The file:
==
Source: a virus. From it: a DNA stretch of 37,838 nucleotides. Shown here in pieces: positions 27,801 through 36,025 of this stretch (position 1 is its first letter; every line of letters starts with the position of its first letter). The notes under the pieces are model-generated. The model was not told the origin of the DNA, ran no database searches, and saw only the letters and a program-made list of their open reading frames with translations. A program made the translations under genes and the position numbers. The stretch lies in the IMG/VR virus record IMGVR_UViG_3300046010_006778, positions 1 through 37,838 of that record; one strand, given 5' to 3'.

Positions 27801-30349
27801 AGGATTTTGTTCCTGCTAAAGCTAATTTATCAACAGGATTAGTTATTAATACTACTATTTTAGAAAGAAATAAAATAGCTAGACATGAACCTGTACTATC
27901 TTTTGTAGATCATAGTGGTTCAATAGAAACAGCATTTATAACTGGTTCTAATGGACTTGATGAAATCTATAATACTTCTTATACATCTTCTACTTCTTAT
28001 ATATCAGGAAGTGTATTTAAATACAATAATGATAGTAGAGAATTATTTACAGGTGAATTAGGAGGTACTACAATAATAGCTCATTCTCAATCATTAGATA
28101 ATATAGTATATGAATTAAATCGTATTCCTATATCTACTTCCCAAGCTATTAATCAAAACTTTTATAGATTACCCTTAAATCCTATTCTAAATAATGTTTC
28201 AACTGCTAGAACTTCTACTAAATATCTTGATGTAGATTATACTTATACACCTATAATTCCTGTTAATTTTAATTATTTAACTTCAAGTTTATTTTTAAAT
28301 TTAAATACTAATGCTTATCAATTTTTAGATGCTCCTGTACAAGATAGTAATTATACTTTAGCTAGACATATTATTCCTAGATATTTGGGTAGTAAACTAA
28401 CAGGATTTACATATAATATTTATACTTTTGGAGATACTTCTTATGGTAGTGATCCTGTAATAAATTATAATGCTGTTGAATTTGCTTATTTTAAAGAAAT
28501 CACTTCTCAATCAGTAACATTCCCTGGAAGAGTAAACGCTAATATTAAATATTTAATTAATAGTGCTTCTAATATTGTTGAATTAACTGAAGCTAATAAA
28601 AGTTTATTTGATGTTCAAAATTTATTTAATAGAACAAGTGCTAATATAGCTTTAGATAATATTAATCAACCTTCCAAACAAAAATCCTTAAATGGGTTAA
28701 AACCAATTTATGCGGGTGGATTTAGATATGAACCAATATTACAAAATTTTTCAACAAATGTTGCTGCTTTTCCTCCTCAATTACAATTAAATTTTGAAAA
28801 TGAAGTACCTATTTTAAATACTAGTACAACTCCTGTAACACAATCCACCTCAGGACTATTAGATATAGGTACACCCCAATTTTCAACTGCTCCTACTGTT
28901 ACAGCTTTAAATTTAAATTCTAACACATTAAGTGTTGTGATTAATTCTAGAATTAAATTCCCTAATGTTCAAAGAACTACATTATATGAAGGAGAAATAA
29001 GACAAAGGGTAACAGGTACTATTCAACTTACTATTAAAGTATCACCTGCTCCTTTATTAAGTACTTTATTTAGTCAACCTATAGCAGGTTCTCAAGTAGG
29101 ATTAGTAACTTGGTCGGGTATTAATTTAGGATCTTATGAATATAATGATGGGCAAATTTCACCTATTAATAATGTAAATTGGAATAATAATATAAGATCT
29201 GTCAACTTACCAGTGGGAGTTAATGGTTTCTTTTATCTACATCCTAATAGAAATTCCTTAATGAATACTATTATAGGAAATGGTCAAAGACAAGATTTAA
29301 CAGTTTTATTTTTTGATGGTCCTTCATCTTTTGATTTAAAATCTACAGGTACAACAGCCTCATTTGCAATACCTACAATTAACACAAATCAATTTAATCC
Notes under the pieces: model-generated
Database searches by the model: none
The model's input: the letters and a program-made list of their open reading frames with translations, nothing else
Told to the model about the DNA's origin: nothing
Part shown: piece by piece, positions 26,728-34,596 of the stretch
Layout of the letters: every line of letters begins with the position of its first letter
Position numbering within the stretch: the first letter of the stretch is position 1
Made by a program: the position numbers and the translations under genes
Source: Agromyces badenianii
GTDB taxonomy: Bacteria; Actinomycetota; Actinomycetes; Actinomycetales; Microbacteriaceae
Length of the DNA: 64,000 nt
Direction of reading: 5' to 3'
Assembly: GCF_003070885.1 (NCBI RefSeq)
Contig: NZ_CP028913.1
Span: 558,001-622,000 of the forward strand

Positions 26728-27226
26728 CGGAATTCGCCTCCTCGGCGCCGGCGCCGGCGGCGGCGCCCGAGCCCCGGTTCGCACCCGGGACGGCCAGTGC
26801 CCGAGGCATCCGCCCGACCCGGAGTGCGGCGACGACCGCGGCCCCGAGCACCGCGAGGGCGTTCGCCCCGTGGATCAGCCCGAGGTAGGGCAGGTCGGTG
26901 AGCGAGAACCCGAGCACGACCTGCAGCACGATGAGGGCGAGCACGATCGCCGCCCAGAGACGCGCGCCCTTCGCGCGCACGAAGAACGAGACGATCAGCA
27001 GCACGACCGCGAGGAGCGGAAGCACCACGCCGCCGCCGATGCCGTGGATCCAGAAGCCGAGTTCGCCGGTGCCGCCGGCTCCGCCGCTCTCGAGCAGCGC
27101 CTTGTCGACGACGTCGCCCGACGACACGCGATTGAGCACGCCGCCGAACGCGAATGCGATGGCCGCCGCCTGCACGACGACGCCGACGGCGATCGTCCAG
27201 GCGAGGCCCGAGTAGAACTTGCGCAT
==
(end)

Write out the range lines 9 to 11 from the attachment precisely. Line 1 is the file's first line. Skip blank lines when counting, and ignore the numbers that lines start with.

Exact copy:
28401 CAGGATTTACATATAATATTTATACTTTTGGAGATACTTCTTATGGTAGTGATCCTGTAATAAATTATAATGCTGTTGAATTTGCTTATTTTAAAGAAAT
28501 CACTTCTCAATCAGTAACATTCCCTGGAAGAGTAAACGCTAATATTAAATATTTAATTAATAGTGCTTCTAATATTGTTGAATTAACTGAAGCTAATAAA
28601 AGTTTATTTGATGTTCAAAATTTATTTAATAGAACAAGTGCTAATATAGCTTTAGATAATATTAATCAACCTTCCAAACAAAAATCCTTAAATGGGTTAA